The holiday travel period is set to report record passengers on domestic airlines, yet stocks like American Airlines Group (NASDAQ:AAL) are trading near Covid lows. The airlines have run into some temporary headwinds with fuel and capacity not aligned with the shifting travel dynamics preferring international destinations in 2023. My investment thesis remains ultra Bullish on the stock with a rebound to normalized traffic patterns favoring the more domestic focused American Airlines along with fuel costs falling, though the airlines would've absorbed the costs into the fare structure.
While the airline stocks are in the dumps, airline passengers this Thanksgiving holiday season are setting records. TSA forecasts an all-time record 30 million passengers during the holiday period from November 17 to November 27 with an average of 2.7 million each day.
So far, traffic is up about 8% from 2019 levels without even counting the busiest return days in the weekend following Thanksgiving. TSA traffic already topped 2.7 million passengers on the Wednesday prior and the forecast is for a massive 3.2 million passengers to attempt returning home on Sunday following Thanksgiving.
The problem for airlines isn't traffic, but the disconnect between capacity additions, fuel costs and fares. The airline industry is much better at adjusting fares to match fuel costs, but a quick jump like during late Summer will lead to costs above those of fares already issued.
The good news is that fuel costs have plummeted along with oil price in the last month. Remember though, airlines survived record fuel prices last year to still record large profits in the 2H of the year.
Fuel prices aren't a long-term issue to airlines anymore, but dramatic shifts in fuel prices are a short-term problem. WTI jumped from a low of $68/bbl in late July to nearly $95/bbl in late September. The price has since dipped back to $76 now and airlines should see a huge lift, but so far all of the news feed was from September and October when the discussion was focused on $80/bbl and $90/bbl oil.
For American Airlines specifically, the airline forecast Q3'23 fuel cost of ~$2.60 per gallon and ended up reporting a price of $2.91. The airline guided to Q4'23 fuel costs of $3.06 per gallon for a sequential jump of $0.15.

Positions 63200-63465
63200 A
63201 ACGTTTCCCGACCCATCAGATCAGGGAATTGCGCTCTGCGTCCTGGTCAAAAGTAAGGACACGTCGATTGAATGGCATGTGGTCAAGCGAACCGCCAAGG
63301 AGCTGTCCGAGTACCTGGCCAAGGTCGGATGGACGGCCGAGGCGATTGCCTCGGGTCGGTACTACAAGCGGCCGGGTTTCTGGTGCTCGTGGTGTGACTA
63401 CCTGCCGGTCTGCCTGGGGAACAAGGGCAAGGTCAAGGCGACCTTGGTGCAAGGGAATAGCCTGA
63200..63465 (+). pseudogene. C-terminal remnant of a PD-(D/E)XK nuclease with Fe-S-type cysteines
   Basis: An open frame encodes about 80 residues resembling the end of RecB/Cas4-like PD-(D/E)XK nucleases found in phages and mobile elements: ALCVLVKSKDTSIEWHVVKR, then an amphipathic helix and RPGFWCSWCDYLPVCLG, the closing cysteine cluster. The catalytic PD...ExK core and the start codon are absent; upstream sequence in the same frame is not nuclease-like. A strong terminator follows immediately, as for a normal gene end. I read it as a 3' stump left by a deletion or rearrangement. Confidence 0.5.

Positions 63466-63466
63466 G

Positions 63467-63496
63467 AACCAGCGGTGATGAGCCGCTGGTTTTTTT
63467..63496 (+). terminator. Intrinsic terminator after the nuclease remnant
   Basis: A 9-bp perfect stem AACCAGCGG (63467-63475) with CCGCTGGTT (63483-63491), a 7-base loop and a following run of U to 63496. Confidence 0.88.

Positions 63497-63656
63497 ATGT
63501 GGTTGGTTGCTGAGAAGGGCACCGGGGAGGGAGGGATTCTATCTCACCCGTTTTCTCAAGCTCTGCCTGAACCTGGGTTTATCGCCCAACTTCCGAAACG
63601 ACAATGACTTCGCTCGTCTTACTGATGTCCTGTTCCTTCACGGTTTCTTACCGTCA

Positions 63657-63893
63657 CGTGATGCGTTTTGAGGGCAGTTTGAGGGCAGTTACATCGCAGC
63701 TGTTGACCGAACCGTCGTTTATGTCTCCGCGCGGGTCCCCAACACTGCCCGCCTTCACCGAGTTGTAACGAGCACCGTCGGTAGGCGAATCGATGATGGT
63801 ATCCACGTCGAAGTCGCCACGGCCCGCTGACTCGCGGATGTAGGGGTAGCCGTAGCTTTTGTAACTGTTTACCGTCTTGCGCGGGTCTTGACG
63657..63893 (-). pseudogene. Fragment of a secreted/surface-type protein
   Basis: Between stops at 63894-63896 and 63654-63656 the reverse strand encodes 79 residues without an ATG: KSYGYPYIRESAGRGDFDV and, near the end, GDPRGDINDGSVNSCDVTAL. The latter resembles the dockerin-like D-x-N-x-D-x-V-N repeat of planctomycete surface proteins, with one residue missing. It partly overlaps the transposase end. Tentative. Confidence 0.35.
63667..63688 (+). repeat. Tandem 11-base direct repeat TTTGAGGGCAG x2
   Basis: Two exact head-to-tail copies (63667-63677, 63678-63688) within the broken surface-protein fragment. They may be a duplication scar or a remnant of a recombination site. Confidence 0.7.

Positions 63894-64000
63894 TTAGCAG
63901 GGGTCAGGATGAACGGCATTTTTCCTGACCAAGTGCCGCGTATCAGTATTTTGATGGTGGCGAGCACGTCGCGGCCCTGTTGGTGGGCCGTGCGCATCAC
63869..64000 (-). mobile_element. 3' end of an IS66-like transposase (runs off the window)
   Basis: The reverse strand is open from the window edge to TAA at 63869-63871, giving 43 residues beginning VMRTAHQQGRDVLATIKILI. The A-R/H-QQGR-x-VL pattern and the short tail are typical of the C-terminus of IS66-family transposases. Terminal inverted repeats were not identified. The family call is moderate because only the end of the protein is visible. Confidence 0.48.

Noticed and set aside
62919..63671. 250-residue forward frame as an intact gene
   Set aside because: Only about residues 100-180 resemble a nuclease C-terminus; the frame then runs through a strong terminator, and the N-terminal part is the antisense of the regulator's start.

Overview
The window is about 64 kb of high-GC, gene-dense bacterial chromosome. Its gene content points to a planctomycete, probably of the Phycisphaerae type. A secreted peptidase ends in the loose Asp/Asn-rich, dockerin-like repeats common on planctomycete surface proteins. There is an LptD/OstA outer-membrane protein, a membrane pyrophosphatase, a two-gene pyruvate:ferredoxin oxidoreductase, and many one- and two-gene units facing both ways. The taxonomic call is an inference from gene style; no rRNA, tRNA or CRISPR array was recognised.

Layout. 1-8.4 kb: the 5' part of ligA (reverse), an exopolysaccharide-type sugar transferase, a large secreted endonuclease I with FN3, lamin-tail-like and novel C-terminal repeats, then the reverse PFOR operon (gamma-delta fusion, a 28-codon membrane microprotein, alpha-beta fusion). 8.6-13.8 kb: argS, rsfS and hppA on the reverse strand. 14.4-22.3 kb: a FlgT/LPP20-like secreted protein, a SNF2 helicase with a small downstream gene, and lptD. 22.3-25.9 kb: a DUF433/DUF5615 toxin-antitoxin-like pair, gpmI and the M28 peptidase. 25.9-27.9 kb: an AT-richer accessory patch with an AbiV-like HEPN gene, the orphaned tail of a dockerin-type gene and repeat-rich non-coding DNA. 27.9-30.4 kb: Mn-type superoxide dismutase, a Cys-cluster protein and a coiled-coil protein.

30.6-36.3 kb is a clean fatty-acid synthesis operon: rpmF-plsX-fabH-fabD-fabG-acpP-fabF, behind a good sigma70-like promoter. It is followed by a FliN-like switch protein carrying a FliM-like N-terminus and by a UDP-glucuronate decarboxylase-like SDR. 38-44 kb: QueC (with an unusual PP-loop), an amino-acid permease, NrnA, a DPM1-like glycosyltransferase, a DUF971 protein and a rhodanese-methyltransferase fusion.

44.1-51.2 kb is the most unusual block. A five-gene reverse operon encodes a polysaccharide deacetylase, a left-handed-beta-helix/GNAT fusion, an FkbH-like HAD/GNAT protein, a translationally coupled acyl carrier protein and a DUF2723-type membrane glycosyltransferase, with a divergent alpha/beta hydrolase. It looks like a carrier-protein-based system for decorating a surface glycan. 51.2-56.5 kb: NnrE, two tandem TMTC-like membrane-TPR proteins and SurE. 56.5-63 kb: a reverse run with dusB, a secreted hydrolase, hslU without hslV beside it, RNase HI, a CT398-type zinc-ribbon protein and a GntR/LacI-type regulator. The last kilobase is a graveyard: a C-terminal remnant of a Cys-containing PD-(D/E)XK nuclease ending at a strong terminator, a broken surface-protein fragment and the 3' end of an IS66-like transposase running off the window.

Based on the consumption of 1,050 million gallons, American Airlines has a $105 million impact from each $0.10 shift in fuel costs. The current jet fuel price is down to only $2.70 per gallon.
At a similar cost for the whole quarter, American Airlines would see a fuel cost reduction of $368 million. Based on the share count, the company would see a $0.50 per share earnings boost from these fuel cost savings alone.
About a month ago, American Airlines guided to a breakeven quarter for Q4. Now, the consensus estimates have the airline earning just $0.04 while the plunging fuel prices would support a much higher profit for the quarter.
Analysts have cratered 2024 expectations though the lower fuel prices and the industry's ability to adjust fares would support far higher earnings. In fact, the next few months should benefit from a push for higher fares over the last few months while fuel prices have collapsed.
The consensus EPS estimates have fallen to $2.22 in 2023 followed by a slight increase in 2024 to $2.35. The lower fuel prices has a huge impact on the EPS estimates American Airlines had maintained in the $3+ range when reporting Q2 earnings at the end of July.
The industry definitely needs to look at right sizing some of the domestic capacity growth in the last year with the shift to international destinations. Outside of that issue, American Airlines and the industry will better mirror fares with fuel prices, even recently slumping prices.
All the airline has to do is repay debt in order to boost income due to the high level of interest expense currently running above $1.5 billion annually. American Airlines has already reduced net debt down to $23 billion, nearly eliminating all of the debt risk accumulated during Covid shutdowns.
Ironically though, the stock is trading at only $12. American Airlines has produced $4 billion of free cash flow YTD, repaid a bunch of debt and watched fuel prices collapse, yet the stock still trades at the Covid lows.
The key investor takeaway is that air traffic is booming. Investors don't appear to fully understand the impact of relatively high fuel prices historically and most importantly the huge surge in a few month period. The stock remains cheap at $12 when American Airlines should return to a $3+ EPS target.